The problem with police accountability is it doesn’t exist

 

Police in Canada are not accountable to the public.  This isn’t a novel observation, by any means, but it is an urgent one.

The bad apples have spoiled the bunch, and even when rotten cops are discovered, they’re not only kept in the barrel, but the other apples will insist the rotten stay among them.

Take the case of Const. Nermin Mesic of the Ottawa Police Service.  Our good constable is actually not so good.  He’s also a landlord.  At one point he had a tenant behind on rent, so he did the natural thing for an upstanding member of public service and protection, he threatened the man’s life.

The tenant made a recording of the tirade Mesic went on, threatening the man, his wife, and his children while he drove the tenant around after the police officer forced him into his car.

“I don’t care.  I don’t care.  Sell your kid.  I don’t give a shit.  Make your wife do something,” Mesic said, according to the Ottawa Citizen.  “I guarantee you I’m going to spill blood.… People for money, they kill right?” 

Not exactly officer of the year stuff.  But, you might think, we know this because of disciplinary process! Things must have been fixed!

Ah, dear reader, how naïve of you. 

You see, our dear constable has indeed been disciplined, to the grand total of a one-year demotion in rank and a six-month probationary period.  This after four and a half years suspended — with pay — and pleading guilty to uttering threats, for which he was given an absolute discharge.

There is, of course, more.  This is not Mesic’s first foray into thuggery.  In 2009, the Citizen says, he was convicted of discreditable conduct and insubordination for “slapping a youth twice across the face during questioning, kicking him, grabbing his throat and forcing him to the ground.” 

And yet, he remains a cop on the beat.  Thanks, in part, to letters from other cops, members of the community, and prosecutors supporting the poor officer.  “Throughout his career has acted in a professional matter,” Terence Kelly a retired deputy chief who oversaw the hearings.

A cop with a history of brutality acts brutally.  A former cop lets him off the hook and back on the force.  His fellow officers write in support.  So too do prosecutors.  Law and order coming together to protect one of their own, show us all whose side they’re really on.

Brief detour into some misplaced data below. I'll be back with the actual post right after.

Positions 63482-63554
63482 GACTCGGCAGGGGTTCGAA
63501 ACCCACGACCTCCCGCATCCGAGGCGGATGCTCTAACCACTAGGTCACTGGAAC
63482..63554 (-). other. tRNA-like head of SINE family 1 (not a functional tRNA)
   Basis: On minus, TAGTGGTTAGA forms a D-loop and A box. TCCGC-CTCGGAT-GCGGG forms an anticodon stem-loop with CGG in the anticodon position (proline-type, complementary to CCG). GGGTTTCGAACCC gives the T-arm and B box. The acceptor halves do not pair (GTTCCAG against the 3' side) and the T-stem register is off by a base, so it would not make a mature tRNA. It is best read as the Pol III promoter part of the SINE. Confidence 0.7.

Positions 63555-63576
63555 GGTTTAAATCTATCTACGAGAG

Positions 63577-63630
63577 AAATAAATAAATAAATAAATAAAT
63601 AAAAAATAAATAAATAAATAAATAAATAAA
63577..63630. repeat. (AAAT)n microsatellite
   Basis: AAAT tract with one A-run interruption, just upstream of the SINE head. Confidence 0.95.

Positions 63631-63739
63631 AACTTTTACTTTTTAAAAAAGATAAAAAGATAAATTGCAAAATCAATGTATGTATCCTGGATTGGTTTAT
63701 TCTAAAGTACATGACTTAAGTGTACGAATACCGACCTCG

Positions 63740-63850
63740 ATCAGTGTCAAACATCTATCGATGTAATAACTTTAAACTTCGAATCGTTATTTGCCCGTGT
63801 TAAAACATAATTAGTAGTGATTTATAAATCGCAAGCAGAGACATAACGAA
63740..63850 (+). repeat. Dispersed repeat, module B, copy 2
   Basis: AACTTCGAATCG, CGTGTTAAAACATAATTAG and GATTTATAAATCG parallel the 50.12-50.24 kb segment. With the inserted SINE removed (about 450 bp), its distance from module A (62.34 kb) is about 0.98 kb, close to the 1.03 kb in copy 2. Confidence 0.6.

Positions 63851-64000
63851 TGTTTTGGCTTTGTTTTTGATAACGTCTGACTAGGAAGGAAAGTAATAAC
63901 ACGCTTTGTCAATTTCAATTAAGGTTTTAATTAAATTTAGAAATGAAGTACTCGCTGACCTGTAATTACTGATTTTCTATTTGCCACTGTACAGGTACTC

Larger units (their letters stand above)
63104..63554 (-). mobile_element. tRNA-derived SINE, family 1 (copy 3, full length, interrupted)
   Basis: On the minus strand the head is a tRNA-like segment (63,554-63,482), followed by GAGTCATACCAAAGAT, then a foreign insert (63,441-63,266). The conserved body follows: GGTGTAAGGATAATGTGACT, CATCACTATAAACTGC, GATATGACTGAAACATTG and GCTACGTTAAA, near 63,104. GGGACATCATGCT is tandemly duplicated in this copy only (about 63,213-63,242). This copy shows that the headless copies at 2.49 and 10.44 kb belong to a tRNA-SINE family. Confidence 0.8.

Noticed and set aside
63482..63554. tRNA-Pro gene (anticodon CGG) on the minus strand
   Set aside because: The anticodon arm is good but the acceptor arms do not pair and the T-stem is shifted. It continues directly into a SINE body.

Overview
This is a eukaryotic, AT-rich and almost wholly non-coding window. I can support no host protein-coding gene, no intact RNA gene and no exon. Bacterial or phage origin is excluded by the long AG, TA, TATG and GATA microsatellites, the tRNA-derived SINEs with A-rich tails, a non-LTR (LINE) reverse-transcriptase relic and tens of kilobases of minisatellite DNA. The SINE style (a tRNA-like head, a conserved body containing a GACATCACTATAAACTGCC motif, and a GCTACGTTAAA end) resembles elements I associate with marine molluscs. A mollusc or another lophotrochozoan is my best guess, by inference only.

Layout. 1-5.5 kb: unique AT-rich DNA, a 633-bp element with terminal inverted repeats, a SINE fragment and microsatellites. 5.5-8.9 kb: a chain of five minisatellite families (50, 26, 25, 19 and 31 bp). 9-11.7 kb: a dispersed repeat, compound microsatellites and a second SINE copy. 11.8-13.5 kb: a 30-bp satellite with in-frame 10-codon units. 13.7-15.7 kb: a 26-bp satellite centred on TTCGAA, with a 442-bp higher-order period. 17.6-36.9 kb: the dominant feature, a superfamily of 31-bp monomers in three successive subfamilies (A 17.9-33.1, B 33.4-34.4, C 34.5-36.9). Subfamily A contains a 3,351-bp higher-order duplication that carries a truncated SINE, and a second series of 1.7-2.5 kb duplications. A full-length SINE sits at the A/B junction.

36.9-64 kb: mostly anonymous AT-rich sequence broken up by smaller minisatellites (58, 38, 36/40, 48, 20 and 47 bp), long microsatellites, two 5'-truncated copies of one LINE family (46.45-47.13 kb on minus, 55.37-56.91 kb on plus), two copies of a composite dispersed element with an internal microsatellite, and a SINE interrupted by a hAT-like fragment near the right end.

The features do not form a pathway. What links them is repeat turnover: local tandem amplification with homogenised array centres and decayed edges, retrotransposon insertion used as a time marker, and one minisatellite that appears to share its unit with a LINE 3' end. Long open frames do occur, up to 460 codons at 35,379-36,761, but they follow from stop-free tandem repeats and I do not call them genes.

It doesn’t matter what the police officer has done, or how many times.  He is a member of the brotherhood of police and must be protected.  In doing so, police everywhere discredit themselves.  They are not here to protect and serve you and I, they are out to protect and serve each other. 

We are but sheep to be beaten down by our shepherds.

If this were some kind of outlier case, I might be too far out on a limb.  But, of course, this is not an outlier.  This is the norm through police forces throughout our country.  Bad behaviour is punished as gently as possible, if it’s to be punished at all.

In Saskatchewan, the RCMP was called to help with a wellness check.  An Indigenous man suffering from depression had harmed himself.  The Mountie, naturally, threatened the men inside, punched their window multiple times.  Then came back with an axe to hack open the door, which the men opened rather than let the cop Jack Torrance his way in.  He was reassigned elsewhere, CTV reports.

In Montreal, within walking distance of where I’m writing this, a Black man waiting outside the bank for his girlfriend to take out some money one night had police U-turn to question him.  They said the lights above his licence plate weren’t working.  When the man got out of the car with his video camera to see the lights, which were working, police put him up against the SUV, put him in cuffs and threw him in the back of the squad car, according to CBC.  Then they lied on their police report about the whole encounter.

At the end of August their punishment for racially profiling, lying, using unnecessary force, and unnecessarily detaining someone was announced.  Thirteen days suspension!

In Toronto this week, an officer was pictured with a fun bit of thin blue line apparel, in the form of a patch with a Punisher logo — the superhero vigilante who kills his way to personal justice — with a truncated version of the slogan “I may walk among the sheep, but make no mistake, I am the sheepdog.”  After it was spotted by a Toronto Star reporter, the force said the cop was ordered to take the patch off his uniform.  The force would not say what the officer’s name was, or what further punishment he might — or might not! — face.

These are all officers who are still walking around our streets armed.  They see themselves not as guardians of public trust safety, but as an occupying force there to keep in line a restive population.

They are acting above and beyond the law in letter and in spirt.  This cannot go on.  None of these officers should still be on the force, and yet they walk among us, fully armed.  Something must be done, but nothing is.

Our prime minister kneels at a protest, and then does nothing.  Worse, he keeps a former police chief who over saw mass, illegal arrests in his cabinet. 

If police forces refuse to be reformed, they must be dismantled.  Empty gestures will no longer cut it. 

Photo Credit: CTV News

More from Robert Hiltz.     @robert_hiltz

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